describe the key concepts covered in the course (see Content) and perform tasks that require knowledge about these concepts;
in general terms explain the ideas behind, and be able to use algorithms for solving linear systems, ordinary differential equations and for Monte Carlo simulations;
analyse properties of the computational algorithms and mathematical models using the analytical tools presented in the course;
discuss suitable methods and algorithms given a application problem;
given a mathematical model, solve problems in science and engineering by structuring the problem, choose appropriate numerical method and generate solution using software and by writing programming code;
present, explain, summarise, evaluate and discuss solution methods and results.
Solutions to linear systems of equations using LU-decomposition. Matrix and vector norms. The concepts sensitivity, conditioning, stable/non-stable algorithm. Solutions to ordinary differential equations (initial value problems). Adaptivity. Stability. Explicit and implicit methods. The concepts of discretisation and discretisation (truncation) error. Floating point representation and the IEEE floating-point standard, machine epsilon and roundoff error. Monte Carlo methods and methods based on stochastic simulation. MATLAB and programming in MATLAB Key concepts covered in the course: discretisation and discretisation error, machine epsilon, roundoff error, condition and condition number, accuracy and order of accuracy, efficiency, stability, adaptivity.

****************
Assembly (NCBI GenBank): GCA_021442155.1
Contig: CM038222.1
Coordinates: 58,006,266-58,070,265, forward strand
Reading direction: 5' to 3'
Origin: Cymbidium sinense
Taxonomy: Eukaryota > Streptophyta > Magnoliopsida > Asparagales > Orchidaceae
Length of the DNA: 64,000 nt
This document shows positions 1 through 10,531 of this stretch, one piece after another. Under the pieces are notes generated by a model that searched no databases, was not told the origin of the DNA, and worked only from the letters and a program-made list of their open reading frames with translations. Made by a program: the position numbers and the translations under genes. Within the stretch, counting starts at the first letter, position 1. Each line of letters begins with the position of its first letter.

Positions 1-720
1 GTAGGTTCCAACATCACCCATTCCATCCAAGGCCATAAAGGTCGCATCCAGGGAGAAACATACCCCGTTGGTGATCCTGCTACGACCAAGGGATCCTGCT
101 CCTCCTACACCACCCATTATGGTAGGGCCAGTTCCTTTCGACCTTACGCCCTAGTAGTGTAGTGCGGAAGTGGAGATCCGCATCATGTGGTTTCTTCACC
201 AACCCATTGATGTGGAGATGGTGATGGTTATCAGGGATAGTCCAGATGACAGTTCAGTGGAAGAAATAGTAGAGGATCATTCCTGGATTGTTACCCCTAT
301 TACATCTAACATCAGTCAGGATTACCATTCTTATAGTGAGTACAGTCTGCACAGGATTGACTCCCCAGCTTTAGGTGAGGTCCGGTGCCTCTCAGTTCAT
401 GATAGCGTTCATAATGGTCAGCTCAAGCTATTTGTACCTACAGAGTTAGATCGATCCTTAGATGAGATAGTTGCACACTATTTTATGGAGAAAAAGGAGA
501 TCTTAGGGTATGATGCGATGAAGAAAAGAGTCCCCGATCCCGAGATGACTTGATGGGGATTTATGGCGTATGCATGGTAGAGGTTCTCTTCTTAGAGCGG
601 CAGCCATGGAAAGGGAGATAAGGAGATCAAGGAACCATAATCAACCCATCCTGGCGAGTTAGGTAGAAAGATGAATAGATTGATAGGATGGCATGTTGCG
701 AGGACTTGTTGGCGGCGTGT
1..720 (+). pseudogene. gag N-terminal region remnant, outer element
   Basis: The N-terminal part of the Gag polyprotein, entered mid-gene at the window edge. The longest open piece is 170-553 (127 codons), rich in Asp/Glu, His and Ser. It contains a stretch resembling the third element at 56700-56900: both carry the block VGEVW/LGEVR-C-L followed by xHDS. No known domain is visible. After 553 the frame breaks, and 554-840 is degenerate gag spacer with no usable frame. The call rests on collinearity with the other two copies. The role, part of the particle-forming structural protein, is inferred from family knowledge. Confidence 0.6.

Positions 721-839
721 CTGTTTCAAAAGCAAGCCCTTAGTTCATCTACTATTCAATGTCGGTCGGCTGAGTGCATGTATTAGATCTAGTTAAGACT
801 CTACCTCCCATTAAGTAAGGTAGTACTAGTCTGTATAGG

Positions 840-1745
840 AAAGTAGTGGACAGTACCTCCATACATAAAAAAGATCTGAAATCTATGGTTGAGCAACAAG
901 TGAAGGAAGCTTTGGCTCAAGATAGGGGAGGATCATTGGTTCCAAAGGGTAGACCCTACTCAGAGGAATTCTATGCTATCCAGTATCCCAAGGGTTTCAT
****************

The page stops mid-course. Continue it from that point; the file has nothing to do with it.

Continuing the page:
Laboratory work, lectures, problem and problem solving classes.
The aim of the Scientific Computing, bridging course is to provide students with the knowledge required for the study of higher courses in Scientific Computing or Computational Science. The course assist in bridging the gap between previous Scientific Computing studies and the level needed at the Master in Computational Science. As a prerequisite this course can replace Scientific computing I and II.